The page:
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  • Gender Pay Gap

    I was wondering what everyone's real world experience is in regards to women getting paid less than men.  I've always heard and read the headlines saying that women get paid less, which I can't deny, but I also am not clear whether it's an apples-to-apples comparison being made (same pay for same work), if it's due to salary negotiation, or whether it's a form of sexism by employers as some seem to be suggesting.  Would appreciate your thoughts and insight.

  • #2
    I think there is data to support an actual gender gap in pay in medicine (same work, less pay). In my experience though, I have not seen it. The 3 main employers in my town have pretty transparent pay structures and pay is pretty set or totally based on productivity. I think you're more likely to see it in salaried situations or where pay is not transparent or people won't talk about it.

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    • #3
      There's a little known formula in Medicare that causes female providers to be paid less. I've heard that some private insurers have been following Medicare's lead on this.

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      • #4
        It's often not apples to apples, but I have seen studies where they did compare apples to apples. The gap is smaller, but it still exists. I've been fortunate that I don't think I've ever been in a physician job where the pay was different- residency, military, current partnership. But that's not entirely true. There is some room to negotiate as a pre-partner, and you can guess which gender does a better job of that in my N of 10.
        Helping those who wear the white coat get a fair shake on Wall Street since 2011

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        • #5
          My personal opinion - women are less likely to negotiate, so not only can they make less from the get go, but may not ask for other things that are negotiable and not salary - vacation, other benefits.

          Don't confuse gender pay gap with the fact that if you take maternity leave it will definitely affect your income.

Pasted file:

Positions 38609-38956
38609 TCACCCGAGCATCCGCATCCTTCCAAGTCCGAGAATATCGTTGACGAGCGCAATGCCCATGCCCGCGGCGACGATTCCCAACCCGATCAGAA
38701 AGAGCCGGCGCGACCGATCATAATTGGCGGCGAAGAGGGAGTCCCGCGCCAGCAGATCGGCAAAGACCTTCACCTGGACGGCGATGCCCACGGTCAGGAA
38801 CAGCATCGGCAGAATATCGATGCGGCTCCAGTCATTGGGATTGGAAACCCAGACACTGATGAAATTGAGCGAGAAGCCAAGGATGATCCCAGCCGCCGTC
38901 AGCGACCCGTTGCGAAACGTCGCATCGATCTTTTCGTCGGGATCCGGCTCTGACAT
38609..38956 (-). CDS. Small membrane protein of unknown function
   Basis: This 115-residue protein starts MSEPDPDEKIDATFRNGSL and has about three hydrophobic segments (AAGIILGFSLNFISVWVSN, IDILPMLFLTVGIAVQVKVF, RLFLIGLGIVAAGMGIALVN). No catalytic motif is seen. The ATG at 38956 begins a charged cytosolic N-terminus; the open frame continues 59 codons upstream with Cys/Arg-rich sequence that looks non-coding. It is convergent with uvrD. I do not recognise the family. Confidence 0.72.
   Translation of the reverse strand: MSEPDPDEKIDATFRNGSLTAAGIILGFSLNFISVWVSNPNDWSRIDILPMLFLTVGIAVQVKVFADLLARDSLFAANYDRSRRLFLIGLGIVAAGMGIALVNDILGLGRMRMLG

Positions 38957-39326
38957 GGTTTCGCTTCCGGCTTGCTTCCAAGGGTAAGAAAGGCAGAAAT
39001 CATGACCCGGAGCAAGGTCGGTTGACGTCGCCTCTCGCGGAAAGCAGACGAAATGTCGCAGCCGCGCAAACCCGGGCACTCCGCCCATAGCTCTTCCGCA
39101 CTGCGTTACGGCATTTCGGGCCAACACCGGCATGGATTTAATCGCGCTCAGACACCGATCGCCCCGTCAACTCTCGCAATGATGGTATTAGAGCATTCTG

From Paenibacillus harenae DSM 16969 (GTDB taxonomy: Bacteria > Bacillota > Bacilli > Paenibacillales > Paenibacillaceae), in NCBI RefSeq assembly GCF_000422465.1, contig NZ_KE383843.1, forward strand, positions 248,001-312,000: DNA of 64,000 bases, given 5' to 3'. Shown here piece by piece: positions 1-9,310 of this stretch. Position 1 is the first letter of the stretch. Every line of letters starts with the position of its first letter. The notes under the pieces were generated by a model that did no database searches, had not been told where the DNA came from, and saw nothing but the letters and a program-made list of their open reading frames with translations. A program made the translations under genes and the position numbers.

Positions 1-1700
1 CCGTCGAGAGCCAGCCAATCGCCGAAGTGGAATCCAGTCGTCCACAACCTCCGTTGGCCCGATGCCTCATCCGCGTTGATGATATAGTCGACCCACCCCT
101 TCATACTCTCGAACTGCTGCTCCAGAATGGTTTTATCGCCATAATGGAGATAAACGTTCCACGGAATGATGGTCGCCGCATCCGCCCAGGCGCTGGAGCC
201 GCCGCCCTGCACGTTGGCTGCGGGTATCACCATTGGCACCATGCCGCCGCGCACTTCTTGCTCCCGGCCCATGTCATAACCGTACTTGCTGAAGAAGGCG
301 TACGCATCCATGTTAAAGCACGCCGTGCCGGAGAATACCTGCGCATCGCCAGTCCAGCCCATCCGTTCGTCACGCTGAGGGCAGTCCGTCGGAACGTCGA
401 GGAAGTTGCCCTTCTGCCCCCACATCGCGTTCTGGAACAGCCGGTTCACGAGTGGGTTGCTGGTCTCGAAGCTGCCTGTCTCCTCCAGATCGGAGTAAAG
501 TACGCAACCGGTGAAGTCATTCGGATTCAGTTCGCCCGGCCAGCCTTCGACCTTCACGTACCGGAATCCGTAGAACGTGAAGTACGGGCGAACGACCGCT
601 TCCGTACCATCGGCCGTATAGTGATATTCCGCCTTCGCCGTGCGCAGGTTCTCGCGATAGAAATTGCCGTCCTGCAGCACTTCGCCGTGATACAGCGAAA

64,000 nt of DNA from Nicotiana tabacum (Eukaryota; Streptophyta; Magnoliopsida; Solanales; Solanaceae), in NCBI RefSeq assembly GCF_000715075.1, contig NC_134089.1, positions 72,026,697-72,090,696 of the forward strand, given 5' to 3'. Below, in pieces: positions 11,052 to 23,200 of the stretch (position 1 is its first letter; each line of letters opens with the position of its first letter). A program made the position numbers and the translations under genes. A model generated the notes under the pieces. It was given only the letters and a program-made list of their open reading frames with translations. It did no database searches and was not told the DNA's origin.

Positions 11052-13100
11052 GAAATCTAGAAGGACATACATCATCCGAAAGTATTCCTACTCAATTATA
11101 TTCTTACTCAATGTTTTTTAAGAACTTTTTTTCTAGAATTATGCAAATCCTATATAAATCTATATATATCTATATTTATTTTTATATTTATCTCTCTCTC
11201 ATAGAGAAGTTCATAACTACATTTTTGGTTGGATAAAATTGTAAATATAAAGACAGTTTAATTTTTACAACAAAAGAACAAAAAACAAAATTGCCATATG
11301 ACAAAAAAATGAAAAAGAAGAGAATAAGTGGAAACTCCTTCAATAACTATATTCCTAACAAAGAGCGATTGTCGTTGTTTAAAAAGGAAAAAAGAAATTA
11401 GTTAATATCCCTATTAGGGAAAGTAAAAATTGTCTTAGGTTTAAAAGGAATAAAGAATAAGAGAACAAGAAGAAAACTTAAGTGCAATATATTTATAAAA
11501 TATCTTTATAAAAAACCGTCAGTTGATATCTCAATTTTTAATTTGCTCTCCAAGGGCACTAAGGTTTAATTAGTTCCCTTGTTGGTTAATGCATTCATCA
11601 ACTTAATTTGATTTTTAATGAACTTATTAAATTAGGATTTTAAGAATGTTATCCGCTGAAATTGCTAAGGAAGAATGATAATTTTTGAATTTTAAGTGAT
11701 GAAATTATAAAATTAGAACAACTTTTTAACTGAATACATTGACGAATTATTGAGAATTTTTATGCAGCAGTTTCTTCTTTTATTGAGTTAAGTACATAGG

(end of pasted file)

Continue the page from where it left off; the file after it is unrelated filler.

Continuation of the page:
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          • #6




            There’s a little known formula in Medicare that causes female providers to be paid less. I’ve heard that some private insurers have been following Medicare’s lead on this.
            Click to expand...


            Please provide a reference for this preposterous statement.

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            • #7
              Psst. Sarcasm. Psst.

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              • #8
                Speaking from our practice, partners are all paid equal. For pre partners, there's a pay discrepancy of those I know, but I think that's more based on experience and negotiating, not on gender directly. Is there a blind bias there? Hard to rule out but hard to support with my small sample size.

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                • #9
                  Im sure its more obvious in fields where pay is negotiated more. There are lots of studies that show women are less confrontational and dont stand up for themselves which translates into less pay as they arent willing to negotiate, etc...They are also viewed harshly when they do, so its a double whammy whereas a man is considered strong.

                   

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                  • #10
                    Yes, of course it's preposterous.

                    If female docs are making less than their male colleagues it's because they aren't working/coding as much as or they aren't negotiating as well with their employers. I suspect it's the former.

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                    • #11
                      In my current job we all get the same $$ per RVU so any difference would be on how busy we are, however I've heard numerous examples of women getting passed over for academic promotions in favor of men with less experience and qualifications.

                      True, many women don't negotiate as much, but we are also viewed as overly aggressive when we do so are more likely to be punished for negotiating at all

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                      • #12




                        True, many women don’t negotiate as much, but we are also viewed as overly aggressive when we do so are more likely to be punished for negotiating at all
                        Click to expand...